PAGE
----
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Dose Matrix Sampling Heuristic Applied to Improving IMRT Optimization Efficiency

J Spaans

J Spaans*, D Nazareth, Roswell Park Cancer Institute, Buffalo, NY

SU-E-T-655 Sunday 3:00PM - 6:00PM Room: Exhibit Hall

Purpose: To introduce a novel heuristic that increases the efficiency of IMRT fluence optimization, by employing sampled dose values in evaluation of the objective function.

Methods:Pencil beam dose matrices were computed using CERR, for 1-cm square beamlets. These matrices were then uniformly sampled at various rates (1-10%), and the resulting approximate dose-volume values compared to the true values for various fractional volumes. By varying the beamlet weights for 10,000 random sets, we estimated the error in these approximations to be <1%. For IMRT optimization, a least squares objective function was used, based on clinical dose-volume objectives. In the initial stage of optimization, the method utilizes approximate dose values, determined by 1% or 5% dose matrix sampling, in objective function evaluation. This results in a significant reduction in computation time, since the manipulation of large dose matrices is avoided. The optimized beamlet weights are subsequently used as the starting point in the final optimization. This method was evaluated on prostate bed and esophageal patients, by comparing the CPU time required with that of a standard optimization method. The downhill simplex and simulated annealing algorithms were used for the evaluations.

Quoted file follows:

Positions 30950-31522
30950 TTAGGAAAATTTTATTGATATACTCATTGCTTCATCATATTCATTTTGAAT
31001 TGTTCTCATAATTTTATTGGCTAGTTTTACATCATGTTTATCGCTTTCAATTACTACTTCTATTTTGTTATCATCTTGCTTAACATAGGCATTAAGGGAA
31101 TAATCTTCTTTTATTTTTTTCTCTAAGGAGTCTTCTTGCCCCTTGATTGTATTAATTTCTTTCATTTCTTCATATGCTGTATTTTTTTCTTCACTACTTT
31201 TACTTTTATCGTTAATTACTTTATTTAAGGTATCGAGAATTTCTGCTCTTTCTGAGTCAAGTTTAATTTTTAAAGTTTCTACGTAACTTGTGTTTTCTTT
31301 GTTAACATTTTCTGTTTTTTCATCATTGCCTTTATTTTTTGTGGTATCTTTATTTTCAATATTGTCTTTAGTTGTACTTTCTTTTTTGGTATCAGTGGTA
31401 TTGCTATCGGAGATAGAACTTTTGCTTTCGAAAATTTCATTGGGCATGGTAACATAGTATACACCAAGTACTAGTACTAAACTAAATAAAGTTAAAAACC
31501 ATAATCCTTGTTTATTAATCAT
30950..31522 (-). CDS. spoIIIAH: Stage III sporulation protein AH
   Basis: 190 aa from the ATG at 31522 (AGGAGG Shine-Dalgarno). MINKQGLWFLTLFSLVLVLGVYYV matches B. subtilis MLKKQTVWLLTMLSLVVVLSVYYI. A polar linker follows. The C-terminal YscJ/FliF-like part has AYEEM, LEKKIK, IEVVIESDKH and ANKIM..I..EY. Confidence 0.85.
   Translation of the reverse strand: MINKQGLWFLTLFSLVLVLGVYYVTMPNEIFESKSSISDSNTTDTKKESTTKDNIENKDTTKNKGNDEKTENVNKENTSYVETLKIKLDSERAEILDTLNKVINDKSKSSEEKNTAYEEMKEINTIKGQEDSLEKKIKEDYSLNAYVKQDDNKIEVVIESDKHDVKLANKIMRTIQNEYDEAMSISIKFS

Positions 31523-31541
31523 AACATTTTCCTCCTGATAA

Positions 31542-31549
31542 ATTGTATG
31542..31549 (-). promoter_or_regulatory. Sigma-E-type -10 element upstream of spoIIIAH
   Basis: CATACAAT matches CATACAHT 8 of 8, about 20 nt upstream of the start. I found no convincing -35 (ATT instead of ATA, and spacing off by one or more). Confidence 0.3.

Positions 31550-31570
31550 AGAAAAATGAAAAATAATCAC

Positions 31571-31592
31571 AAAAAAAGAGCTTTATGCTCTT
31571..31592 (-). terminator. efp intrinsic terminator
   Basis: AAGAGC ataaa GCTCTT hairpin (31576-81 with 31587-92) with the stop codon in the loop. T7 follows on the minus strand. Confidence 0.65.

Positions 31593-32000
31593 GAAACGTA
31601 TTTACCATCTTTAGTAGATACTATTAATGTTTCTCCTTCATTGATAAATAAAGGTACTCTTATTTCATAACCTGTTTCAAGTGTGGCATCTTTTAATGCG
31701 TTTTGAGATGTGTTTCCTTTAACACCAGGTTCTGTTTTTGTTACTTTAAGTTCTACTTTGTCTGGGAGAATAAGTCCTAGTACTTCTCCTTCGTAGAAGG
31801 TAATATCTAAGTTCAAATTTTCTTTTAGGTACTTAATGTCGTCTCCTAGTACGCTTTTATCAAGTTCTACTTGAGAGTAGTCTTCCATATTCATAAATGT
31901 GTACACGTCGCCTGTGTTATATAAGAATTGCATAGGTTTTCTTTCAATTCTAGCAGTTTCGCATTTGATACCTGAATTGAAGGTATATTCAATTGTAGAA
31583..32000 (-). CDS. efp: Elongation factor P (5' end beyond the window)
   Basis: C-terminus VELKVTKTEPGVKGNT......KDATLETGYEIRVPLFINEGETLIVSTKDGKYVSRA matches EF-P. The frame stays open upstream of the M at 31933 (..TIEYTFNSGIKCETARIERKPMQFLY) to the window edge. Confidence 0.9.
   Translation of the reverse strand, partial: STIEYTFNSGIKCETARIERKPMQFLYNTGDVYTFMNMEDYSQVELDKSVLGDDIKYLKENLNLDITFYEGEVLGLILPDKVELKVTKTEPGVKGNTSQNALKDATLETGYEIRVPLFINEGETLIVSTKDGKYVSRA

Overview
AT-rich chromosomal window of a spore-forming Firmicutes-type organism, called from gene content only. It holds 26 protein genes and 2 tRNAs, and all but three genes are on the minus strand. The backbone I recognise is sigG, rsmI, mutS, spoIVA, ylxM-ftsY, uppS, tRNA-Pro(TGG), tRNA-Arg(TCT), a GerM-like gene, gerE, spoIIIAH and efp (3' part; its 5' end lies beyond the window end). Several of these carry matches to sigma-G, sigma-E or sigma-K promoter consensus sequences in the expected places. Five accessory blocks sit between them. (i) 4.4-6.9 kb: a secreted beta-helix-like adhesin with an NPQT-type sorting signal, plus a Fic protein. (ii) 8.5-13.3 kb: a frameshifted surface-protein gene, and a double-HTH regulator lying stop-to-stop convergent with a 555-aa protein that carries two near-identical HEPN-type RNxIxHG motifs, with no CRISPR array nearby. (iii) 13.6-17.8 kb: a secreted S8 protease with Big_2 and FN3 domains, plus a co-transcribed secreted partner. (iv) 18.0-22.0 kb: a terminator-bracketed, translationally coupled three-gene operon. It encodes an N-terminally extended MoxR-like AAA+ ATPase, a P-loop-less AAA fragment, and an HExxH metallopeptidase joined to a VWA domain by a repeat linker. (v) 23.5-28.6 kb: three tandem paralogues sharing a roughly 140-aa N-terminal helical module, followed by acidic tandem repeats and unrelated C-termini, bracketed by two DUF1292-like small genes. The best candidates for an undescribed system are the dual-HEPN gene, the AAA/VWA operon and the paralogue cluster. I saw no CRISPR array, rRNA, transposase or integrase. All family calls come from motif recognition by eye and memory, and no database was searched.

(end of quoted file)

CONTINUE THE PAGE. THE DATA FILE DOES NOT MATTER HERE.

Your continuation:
Results:The prostate bed patient was optimized with both a 1% and 5% sampling rate resulting in patient treatment plans of equal score, and a time savings of 18% and 42%, respectively. The esophageal patient was optimized with a 5% sampling rate and provided a score improvement of 23%, with a time savings of 17%.

Conclusion:We have developed a method to be used in conjunction with existing optimization algorithms, which dramatically decreases the number of standard objective function evaluations and computation time. This technique may be applied to any type of optimization algorithm and set of clinical variables requiring pre-computed dose matrices and objective functions involving dose-volume objectives (eg. multi-criteria optimization).

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